Online dating for born again christians
Today, eight out of ten of us choose to stick to ourselves instead of connect to a church.
And so, according to the church culture, once again, our singleness felt like a problem to be fixed.
This culture echoes a duplicity of voices, of ways to “handle” singleness, and it shines at us on small screens and big screens.
Over the holidays, I found myself watching the trailer for the upcoming flick “How to Be Single”, in which two minutes worth of movie clips communicates a message of singleness defined as an empty relational freedom to do whatever, with whomever, for however long – no strings attached.
Whether looking to the culture, to their church experiences, or to other sources for a hint of advice, those who hold a single status hear from multiple people, from multiple sources, that they are not full people until they find their “better half.” We’re told to wait, yet are not validated before we fit an expected model. But what if there is another voice to be heard – in what sometimes feels like a wilderness of singleness?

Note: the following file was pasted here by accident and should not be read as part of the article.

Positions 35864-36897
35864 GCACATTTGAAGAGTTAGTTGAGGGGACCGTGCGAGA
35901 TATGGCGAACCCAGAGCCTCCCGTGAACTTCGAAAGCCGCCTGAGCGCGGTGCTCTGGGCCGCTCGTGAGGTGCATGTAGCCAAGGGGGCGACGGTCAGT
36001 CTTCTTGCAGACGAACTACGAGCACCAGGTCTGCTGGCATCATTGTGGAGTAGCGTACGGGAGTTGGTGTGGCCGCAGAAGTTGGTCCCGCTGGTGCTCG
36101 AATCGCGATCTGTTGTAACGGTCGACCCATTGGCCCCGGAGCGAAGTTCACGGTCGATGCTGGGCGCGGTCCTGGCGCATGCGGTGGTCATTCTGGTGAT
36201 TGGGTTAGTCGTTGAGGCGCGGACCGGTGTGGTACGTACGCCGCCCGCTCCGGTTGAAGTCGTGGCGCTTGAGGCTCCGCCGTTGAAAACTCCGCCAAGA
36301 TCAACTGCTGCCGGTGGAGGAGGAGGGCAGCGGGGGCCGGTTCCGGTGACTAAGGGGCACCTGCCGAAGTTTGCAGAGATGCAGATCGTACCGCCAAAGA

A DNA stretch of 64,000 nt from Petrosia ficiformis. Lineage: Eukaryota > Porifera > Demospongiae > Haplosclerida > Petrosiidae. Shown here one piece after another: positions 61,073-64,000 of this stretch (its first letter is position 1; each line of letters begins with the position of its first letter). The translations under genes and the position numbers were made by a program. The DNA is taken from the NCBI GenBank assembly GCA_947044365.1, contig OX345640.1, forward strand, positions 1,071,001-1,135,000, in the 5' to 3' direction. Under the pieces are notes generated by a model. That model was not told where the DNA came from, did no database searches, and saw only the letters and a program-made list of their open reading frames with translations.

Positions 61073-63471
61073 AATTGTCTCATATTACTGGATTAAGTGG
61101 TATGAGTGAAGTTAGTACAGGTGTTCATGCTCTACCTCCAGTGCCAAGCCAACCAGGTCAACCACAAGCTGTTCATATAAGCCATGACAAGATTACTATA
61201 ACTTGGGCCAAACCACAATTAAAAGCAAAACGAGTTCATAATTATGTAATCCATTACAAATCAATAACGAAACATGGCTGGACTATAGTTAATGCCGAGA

Scripture and early church history bear witness to a story that bucks both culture and religious culture.
As a pastor who happens to be single right now, I think I can speak for the 45% of the U. population who is single right now and say it’s not an easy place to be.
When we joined a small group, we created the odd number.
You met up with some of them when you gathered for worship – they arrived early or snuck in late or maybe they served communion or taught your kids or sung harmony.
You said hello and goodbye, and that night, you got the family ready for a week of work and school and everything in between.
Culture says being single is fun at first, but it winds up as a problem to be fixed.
And some of us turn from the culture out there to listen to the spoken and unspoken culture of the church.